The Wolf Of Wall Street has given the world an image of the banker which seems to have stuck around in people’s minds.
Perhaps it’s the timing of the film’s release which means it’s in the zeitgeist when they talk about how sleazy modern bankers are. They lump the financial crash a decade ago in the same category with the drug-fuelled parties shown in Martin Scorsese’s epic.
But is it really all that obscene? Do bankers really get an unfair rap in the media? Do we, the public, really know what goes on behind those gold-plated doors?
We decided, along with Economy, to ask around some investment bankers to get to the bottom of whether life as a banker is really anything like what we see in the movies. We also interviewed Kevin Roose, who shadowed some young investment bankers just after the crash and wrote a book about the horrors of the lifestyle.
Suicide among investment bankers is surprisingly common, especially since the financial crash of 2007 and 2008. Young bankers are especially prone to suicide – leading bank Goldman Sachs had to reduce their interns’ day to a measly 17 hours after a Bank of America intern was found dead in his shower after working for 72 hours straight. The 21-year-old intern, Moritz Erhardt, died from epileptic seizures that could have been triggered by the ridiculous working hours.
No official figures are available for the suicide rate of investment bankers, but the instances are so common it has sparked a major theory that some of them might not even be suicides, but could actually be murder.
Aside from the conspiracy theories, life as an investment banker can be gruelling and down-right depressing. Jeff, an investment banker on Wall Street in the U.S. said the lifestyle isn’t at all what you see in the movies.
I have had weeks where I wake up, work out, then work for 15 hours straight. I’d pass out, wake up, rinse and repeat. The industry tends to murder its young employees with work because they never stand up for themselves. Then they kick the weak or stupid ones to the curb.
Multiple reports from our interviewees depicted a working environment which was pretty destructive of everything else in the lives of the young bankers’ lives. Average working days seemed to be anywhere from 14 to 19 hours, and one interviewee even said Sunday all-nighters were pretty much a regular thing.
Not only are the hours ridiculous, but the level of work during those hours is incredibly intense. Melissa, who worked at Lehman Brothers in 2007 told us of the stressful work environment.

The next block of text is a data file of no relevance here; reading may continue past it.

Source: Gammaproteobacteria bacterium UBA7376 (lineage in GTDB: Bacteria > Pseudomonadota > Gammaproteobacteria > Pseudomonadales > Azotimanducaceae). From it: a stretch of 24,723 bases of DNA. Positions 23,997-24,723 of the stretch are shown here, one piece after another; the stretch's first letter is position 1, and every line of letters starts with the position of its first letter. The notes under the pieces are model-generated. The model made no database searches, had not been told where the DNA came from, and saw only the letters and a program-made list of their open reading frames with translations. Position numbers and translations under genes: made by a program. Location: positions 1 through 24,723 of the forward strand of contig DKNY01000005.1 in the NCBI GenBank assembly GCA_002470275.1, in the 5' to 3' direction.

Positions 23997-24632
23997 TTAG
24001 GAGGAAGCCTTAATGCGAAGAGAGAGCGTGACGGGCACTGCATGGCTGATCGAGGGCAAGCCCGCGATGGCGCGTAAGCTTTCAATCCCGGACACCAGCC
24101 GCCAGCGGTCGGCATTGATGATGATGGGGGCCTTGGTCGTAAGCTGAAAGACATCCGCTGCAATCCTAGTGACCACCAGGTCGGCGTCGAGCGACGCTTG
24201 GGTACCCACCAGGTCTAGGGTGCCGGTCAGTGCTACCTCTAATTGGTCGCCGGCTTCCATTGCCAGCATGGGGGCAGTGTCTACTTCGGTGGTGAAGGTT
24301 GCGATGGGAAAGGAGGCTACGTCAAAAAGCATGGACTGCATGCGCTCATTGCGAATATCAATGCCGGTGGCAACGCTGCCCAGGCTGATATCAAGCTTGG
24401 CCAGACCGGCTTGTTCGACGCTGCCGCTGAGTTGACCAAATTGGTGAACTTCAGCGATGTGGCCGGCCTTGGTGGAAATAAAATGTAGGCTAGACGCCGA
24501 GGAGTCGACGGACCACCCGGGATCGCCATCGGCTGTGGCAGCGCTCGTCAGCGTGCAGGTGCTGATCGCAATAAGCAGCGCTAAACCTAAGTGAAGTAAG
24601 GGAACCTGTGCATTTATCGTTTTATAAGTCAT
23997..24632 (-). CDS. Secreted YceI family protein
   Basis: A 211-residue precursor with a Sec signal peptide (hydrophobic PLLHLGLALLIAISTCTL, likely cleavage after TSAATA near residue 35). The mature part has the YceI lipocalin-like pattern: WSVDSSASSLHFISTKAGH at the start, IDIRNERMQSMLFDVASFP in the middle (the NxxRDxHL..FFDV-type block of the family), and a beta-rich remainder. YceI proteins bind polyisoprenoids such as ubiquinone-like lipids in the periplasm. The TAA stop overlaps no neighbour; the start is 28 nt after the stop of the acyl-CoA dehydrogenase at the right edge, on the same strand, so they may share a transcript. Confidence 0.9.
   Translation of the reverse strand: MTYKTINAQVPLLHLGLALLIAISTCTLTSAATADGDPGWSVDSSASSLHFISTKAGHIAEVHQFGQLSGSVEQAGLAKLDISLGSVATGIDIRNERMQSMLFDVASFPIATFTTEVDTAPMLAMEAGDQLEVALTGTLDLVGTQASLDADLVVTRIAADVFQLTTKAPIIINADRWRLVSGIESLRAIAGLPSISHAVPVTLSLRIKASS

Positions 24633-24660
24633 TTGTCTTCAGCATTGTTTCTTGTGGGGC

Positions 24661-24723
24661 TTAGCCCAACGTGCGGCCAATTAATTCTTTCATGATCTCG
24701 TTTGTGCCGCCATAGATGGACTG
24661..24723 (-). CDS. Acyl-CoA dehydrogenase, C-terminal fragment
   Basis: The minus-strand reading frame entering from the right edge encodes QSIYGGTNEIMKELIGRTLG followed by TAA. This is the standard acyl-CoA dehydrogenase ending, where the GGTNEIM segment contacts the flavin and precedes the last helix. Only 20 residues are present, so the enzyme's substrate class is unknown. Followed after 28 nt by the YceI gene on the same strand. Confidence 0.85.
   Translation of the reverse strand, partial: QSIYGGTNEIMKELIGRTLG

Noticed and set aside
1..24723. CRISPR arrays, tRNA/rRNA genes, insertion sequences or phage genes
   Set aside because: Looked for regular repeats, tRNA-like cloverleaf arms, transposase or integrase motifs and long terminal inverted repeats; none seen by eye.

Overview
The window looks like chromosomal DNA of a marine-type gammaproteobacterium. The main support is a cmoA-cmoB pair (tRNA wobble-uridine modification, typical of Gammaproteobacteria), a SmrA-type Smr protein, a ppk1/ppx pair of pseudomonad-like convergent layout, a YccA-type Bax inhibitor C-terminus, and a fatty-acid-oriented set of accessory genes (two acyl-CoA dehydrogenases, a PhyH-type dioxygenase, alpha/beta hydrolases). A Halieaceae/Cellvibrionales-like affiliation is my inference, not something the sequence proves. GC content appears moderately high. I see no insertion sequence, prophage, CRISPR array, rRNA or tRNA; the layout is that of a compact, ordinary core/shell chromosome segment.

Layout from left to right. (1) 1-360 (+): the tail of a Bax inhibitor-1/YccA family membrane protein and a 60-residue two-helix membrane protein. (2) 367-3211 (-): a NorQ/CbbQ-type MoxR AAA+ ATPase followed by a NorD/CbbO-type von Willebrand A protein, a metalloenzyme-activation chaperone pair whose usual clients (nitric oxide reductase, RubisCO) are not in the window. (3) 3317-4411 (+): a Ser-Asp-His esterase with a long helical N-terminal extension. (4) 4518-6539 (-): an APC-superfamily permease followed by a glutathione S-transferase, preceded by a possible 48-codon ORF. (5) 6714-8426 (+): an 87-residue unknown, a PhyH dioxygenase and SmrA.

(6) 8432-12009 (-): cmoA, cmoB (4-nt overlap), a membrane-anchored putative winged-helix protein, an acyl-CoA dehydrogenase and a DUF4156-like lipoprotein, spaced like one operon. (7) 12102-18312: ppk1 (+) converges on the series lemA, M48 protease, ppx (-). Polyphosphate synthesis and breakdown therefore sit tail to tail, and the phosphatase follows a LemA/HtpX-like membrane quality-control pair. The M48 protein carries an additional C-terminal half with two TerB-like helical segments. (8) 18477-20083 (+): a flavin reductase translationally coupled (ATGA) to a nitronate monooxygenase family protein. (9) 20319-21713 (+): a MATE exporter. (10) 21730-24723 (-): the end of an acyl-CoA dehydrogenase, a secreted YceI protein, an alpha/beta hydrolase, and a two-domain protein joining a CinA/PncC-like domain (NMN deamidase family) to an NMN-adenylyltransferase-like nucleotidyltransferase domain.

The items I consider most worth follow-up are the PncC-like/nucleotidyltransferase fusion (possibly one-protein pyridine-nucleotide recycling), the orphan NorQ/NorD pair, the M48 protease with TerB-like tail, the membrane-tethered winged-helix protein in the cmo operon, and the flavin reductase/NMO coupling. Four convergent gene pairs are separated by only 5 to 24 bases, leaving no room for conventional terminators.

We had a coffee shop inside the bank, and when I was relatively new, I literally just got up from my desk to get a coffee, and took about five minutes, but I didn’t take my Blackberry.
And when I got back, the whole team was like ‘How were you not responding to our emails?!’
You’re always expected to be on call, like it’s an operating theatre.
The lives of bankers are a bit of a mystery to most people, and the majority of the public are either fascinated or disgusted at the mere prospect of a banking career. That level of interest on either side went even further than ever before after the financial crash.
To get to the bottom of the truth of the dark side of a banker’s life, Kevin Roose actually shadowed a bunch of them to see first hand what it was like, and what he saw was pretty horrible.
He told UNILAD:
I went to an event called ‘Fashion Meets Finance’ that kind of destroyed my faith in humanity. It was basically a speed dating event for women who worked in fashion and men who worked in banking, and it was one of the most shallow displays of materalism I’ve ever seen.
One guy told me ‘It’s beautiful women trying to take advantage of rich men, and vice versa.’
This image kind of fits in more with the types of antics we’d see Leonardo DiCaprio get up to on screen, but Kevin assured us the reality is much more bleak for those on Wall Street.
Kevin regaled us with stories of workers who have no time for anything in their lives other than a 100 hour work week, and for many it was completely and abjectly miserable.
It was less Wolf of Wall Street and more ‘Sad, Abused Dog of Wall Street’. These are not millionaires and billionaires who have crazy yacht parties and do cocaine on the hoods of their Lamborghinis.
Most of them are 22, 23, working 100 hours a week on the most boring stuff imaginable, and they just want to make enough money to pay back their student loans and quit to do something they’re actually passionate about.
Kevin said he felt profoundly lucky after that experience, that he was able to do something which he loved.
But what about the actual social implications of banking? Most of the people reading this will have some negative thing to say about bankers and the economy along the lines of ‘but they caused the crash!’
Well it turns out, many of the people we spoke to agree with you.
I think it’s the most destructive part of our economy. The whole point of banks is that they were meant to provide finance to businesses to be able to grow. Now it just seems like it’s not creative anything real.
It’s lots of speculation, and just money, making more money. It’s just benefiting the few. The wealth doesn’t trickle down.
It’s not doing anything.
Despite the treatment of the younger workers in the industry, there are stories of extravagant expenditure in the upper echelons of the management. We received anecdotes of unnecessary payments on 5* hotels and expensive dining when deals were being struck with clients.
One anonymous banker even gave us this story:
I heard that a girl that I used to work with dropped $1000 on a flight from LA to Manhattan – not on the flight itself, only on in-flight drinks.
She must have been buying rounds for the entire cabin, I still to this day have no idea how you spend that much on a plane.
But none of that is as common place as the media would have you think, it’s really not at all glamorous.
But people will continue to work there because, you know – money.